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Donations have fallen during pandemic, says Evangelical Alliance

06 November 2020

istock

ALMOST nine in ten church leaders report having during the pandemic reached people who would not normally attend a service, but donations to almost half the churches included in its survey have fallen, the Evangelical Alliance reports.

The first instalment of its report, Changing Church: Responding to the coronavirus crisis, was released on Wednesday. Based on a survey, carried out last month, of 451 churches and 1061 individuals, it focused on “high-level headlines” generated by the survey’s results, including how 96 per cent of respondents aged 18-24 had been to an online church service in the previous month.

Alongside this, 88 per cent of those hosting online church meetings said that they had attracted viewers who would not normally attend services. One in five church leaders who responded said that a significant number of those watching would not usually attend.

This is a significant increase from its previous report published in June. Of its respondents, 59 per cent of churches had seen an increase in people wanting to know about the Christian faith during the pandemic. This was accompanied by 70 per cent of church leaders’ reporting that the number of people who were attending online services but did not usually go to services had increased.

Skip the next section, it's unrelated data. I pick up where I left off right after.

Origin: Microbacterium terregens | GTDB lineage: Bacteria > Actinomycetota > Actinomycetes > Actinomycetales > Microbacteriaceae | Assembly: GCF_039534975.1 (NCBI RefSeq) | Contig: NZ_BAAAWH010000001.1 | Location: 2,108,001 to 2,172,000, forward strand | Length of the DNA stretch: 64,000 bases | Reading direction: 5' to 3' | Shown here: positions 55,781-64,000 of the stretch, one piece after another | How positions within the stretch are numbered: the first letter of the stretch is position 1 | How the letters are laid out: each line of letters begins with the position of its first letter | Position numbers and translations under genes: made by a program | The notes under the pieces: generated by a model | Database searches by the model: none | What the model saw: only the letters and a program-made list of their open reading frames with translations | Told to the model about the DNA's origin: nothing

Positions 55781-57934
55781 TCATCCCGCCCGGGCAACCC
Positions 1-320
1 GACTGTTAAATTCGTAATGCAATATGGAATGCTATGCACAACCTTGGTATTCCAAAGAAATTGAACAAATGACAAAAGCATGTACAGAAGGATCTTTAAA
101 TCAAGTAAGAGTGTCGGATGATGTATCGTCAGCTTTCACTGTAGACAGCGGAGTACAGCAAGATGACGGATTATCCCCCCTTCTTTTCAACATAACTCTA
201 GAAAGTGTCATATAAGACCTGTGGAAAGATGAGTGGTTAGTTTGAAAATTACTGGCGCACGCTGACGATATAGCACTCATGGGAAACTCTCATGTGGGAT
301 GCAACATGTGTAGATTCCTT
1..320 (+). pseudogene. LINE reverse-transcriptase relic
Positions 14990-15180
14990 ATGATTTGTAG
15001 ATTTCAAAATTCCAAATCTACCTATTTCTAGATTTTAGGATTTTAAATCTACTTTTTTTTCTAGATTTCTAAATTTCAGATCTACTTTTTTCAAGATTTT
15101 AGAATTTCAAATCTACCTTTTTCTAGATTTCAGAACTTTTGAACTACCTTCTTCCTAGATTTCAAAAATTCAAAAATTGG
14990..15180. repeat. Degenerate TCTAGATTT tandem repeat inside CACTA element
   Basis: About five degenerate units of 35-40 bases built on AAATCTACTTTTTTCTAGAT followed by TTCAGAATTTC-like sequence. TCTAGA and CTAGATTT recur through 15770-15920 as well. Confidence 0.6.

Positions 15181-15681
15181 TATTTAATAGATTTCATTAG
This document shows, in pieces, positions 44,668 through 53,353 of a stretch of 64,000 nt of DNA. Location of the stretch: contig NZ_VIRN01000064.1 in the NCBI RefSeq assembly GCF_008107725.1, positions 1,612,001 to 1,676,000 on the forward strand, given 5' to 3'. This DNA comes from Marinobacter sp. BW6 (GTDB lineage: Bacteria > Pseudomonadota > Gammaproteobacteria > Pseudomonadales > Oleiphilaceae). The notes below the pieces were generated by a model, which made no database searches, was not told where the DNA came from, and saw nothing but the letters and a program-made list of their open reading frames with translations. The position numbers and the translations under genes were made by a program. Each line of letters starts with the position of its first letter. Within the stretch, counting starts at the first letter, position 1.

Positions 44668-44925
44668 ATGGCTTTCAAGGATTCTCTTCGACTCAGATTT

In the latest report, however, 46 per cent of churches said that donations had gone down during the pandemic. This was particularly the case for churches in Scotland and Northern Ireland, where donations decreased, on average, by a quarter.

The charity also reported that online children’s ministry was an area in which churches lacked confidence. Changing Church drew attention to how only 18 per cent of church leaders were runnning children’s ministry in-person weekly. A further ten per cent of those surveyed said that they were doing so monthly.

Another instalment of the report, to be published on 11 November, will cover church function and finance. A third will cover mission and evangelism, and a fourth will examine the future of the Church.

The UK director of the Evangelical Alliance, Peter Lynas, said: “As always, we hope these reports tell a story of what is currently happening, but, more importantly, that they help our members and others to plan for the future. The Church has changed how it operates, but not what it does.”

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